Reinforcement learning (RL) agents need to be robust to variations in safety-critical environments. While system identification methods provide a way to infer the variation from online experience, they can fail in settings where fast identification is not possible. Another dominant approach is robust RL which produces a policy that can handle worst-case scenarios, but these methods are generally designed to achieve robustness to a single uncertainty set that must be specified at train time. Towards a more general solution, we formulate the multi-set robustness problem to learn a policy robust to different perturbation sets. We then design an algorithm that enjoys the benefits of both system identification and robust RL: it reduces uncertainty where possible given a few interactions, but can still act robustly with respect to the remaining uncertainty. On a diverse set of control tasks, our approach demonstrates improved worst-case performance on new environments compared to prior methods based on system identification and on robust RL alone.
In the absence of randomized controlled and natural experiments, it is necessary to balance the distributions of (observable) covariates of the treated and control groups in order to obtain an unbiased estimate of a causal effect of interest; otherwise, a different effect size may be estimated, and incorrect recommendations may be given. To achieve this balance, there exist a wide variety of methods. In particular, several methods based on optimization models have been recently proposed in the causal inference literature. While these optimization-based methods empirically showed an improvement over a limited number of other causal inference methods in their relative ability to balance the distributions of covariates and to estimate causal effects, they have not been thoroughly compared to each other and to other noteworthy causal inference methods. In addition, we believe that there exist several unaddressed opportunities that operational researchers could contribute with their advanced knowledge of optimization, for the benefits of the applied researchers that use causal inference tools. In this review paper, we present an overview of the causal inference literature and describe in more detail the optimization-based causal inference methods, provide a comparative analysis of the prevailing optimization-based methods, and discuss opportunities for new methods.
A growing body of research in continual learning focuses on the catastrophic forgetting problem. While many attempts have been made to alleviate this problem, the majority of the methods assume a single model in the continual learning setup. In this work, we question this assumption and show that employing ensemble models can be a simple yet effective method to improve continual performance. However, the training and inference cost of ensembles can increase linearly with the number of models. Motivated by this limitation, we leverage the recent advances in the deep learning optimization literature, such as mode connectivity and neural network subspaces, to derive a new method that is both computationally advantageous and can outperform the state-of-the-art continual learning algorithms.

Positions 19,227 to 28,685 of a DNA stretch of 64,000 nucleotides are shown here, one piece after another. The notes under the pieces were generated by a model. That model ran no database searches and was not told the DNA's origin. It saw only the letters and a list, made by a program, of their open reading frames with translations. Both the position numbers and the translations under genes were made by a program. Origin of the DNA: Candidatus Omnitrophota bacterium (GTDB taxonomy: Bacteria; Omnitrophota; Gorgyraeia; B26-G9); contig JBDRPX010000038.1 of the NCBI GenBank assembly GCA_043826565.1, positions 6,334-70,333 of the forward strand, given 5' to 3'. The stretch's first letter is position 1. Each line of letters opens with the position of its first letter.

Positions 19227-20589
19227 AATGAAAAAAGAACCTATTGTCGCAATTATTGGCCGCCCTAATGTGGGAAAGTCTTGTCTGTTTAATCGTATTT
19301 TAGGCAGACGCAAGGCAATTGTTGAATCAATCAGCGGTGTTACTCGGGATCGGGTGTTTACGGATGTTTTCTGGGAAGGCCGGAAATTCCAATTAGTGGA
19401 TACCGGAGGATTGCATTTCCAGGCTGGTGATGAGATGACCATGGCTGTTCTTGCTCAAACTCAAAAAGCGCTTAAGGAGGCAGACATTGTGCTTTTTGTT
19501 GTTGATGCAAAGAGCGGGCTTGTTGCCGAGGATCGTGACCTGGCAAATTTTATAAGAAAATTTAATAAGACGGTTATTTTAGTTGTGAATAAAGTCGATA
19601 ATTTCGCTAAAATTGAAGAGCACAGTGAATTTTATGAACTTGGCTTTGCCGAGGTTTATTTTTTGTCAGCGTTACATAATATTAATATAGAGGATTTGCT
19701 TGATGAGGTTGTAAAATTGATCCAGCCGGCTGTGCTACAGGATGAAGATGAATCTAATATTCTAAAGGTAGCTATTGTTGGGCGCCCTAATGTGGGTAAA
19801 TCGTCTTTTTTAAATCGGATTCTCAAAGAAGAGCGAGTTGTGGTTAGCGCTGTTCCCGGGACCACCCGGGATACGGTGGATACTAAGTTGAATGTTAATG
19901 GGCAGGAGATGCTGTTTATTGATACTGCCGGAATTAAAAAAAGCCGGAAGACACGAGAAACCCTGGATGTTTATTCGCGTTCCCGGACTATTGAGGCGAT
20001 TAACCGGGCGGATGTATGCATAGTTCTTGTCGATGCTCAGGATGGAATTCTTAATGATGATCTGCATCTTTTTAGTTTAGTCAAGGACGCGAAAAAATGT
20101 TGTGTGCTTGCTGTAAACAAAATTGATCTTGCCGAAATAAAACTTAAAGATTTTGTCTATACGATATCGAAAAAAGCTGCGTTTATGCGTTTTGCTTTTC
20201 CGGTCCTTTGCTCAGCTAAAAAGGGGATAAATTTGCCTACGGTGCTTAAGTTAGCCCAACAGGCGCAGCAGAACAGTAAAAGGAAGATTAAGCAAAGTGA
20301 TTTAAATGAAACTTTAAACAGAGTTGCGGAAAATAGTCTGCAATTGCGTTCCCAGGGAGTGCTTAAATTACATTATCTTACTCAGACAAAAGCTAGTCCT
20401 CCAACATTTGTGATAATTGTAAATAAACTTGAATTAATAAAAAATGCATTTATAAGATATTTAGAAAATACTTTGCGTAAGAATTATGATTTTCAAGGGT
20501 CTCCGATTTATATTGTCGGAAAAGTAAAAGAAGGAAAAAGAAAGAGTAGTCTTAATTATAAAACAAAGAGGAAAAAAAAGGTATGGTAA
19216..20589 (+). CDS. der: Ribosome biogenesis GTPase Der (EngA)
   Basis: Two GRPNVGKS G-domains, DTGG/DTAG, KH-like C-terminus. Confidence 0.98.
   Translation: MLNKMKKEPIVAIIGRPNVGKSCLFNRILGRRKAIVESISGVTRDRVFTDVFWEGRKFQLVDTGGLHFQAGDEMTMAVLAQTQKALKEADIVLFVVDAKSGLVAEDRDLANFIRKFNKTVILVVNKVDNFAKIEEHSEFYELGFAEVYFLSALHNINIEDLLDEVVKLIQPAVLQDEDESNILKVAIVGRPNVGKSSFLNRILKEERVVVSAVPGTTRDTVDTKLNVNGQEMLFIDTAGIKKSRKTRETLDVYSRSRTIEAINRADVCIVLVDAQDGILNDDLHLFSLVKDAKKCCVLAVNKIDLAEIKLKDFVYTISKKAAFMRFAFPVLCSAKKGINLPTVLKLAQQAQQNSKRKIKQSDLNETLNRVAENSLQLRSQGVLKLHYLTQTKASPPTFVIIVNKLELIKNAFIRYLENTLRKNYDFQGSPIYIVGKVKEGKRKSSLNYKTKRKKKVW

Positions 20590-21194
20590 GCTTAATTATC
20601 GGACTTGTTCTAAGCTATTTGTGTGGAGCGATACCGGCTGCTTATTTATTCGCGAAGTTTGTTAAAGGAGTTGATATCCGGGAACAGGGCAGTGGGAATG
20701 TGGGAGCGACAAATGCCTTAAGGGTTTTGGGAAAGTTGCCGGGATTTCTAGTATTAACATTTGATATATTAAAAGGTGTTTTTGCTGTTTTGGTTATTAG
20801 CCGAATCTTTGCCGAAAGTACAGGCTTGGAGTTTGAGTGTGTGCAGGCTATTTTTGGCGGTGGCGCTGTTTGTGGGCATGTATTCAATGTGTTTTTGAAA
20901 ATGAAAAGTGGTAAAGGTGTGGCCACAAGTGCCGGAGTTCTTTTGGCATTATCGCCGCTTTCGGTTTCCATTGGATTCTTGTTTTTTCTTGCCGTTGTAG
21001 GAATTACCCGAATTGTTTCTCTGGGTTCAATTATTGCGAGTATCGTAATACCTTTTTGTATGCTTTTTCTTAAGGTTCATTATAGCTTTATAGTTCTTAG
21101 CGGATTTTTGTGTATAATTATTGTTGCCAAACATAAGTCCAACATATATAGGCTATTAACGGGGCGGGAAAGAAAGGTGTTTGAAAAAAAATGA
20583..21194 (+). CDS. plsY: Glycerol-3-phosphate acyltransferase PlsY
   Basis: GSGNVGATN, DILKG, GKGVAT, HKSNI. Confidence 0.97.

Estimating value functions is a core component of reinforcement learning algorithms. Temporal difference (TD) learning algorithms use bootstrapping, i.e. they update the value function toward a learning target using value estimates at subsequent time-steps. Alternatively, the value function can be updated toward a learning target constructed by separately predicting successor features (SF)--a policy-dependent model--and linearly combining them with instantaneous rewards. We focus on bootstrapping targets used when estimating value functions, and propose a new backup target, the $\eta$-return mixture, which implicitly combines value-predictive knowledge (used by TD methods) with (successor) feature-predictive knowledge--with a parameter $\eta$ capturing how much to rely on each. We illustrate that incorporating predictive knowledge through an $\eta\gamma$-discounted SF model makes more efficient use of sampled experience, compared to either extreme, i.e. bootstrapping entirely on the value function estimate, or bootstrapping on the product of separately estimated successor features and instantaneous reward models. We empirically show this approach leads to faster policy evaluation and better control performance, for tabular and nonlinear function approximations, indicating scalability and generality.
In reinforcement learning (RL), when defining a Markov Decision Process (MDP), the environment dynamics is implicitly assumed to be stationary. This assumption of stationarity, while simplifying, can be unrealistic in many scenarios. In the continual reinforcement learning scenario, the sequence of tasks is another source of nonstationarity. In this work, we propose to examine this continual reinforcement learning setting through the block contextual MDP (BC-MDP) framework, which enables us to relax the assumption of stationarity. This framework challenges RL algorithms to handle both nonstationarity and rich observation settings and, by additionally leveraging smoothness properties, enables us to study generalization bounds for this setting. Finally, we take inspiration from adaptive control to propose a novel algorithm that addresses the challenges introduced by this more realistic BC-MDP setting, allows for zero-shot adaptation at evaluation time, and achieves strong performance on several nonstationary environments.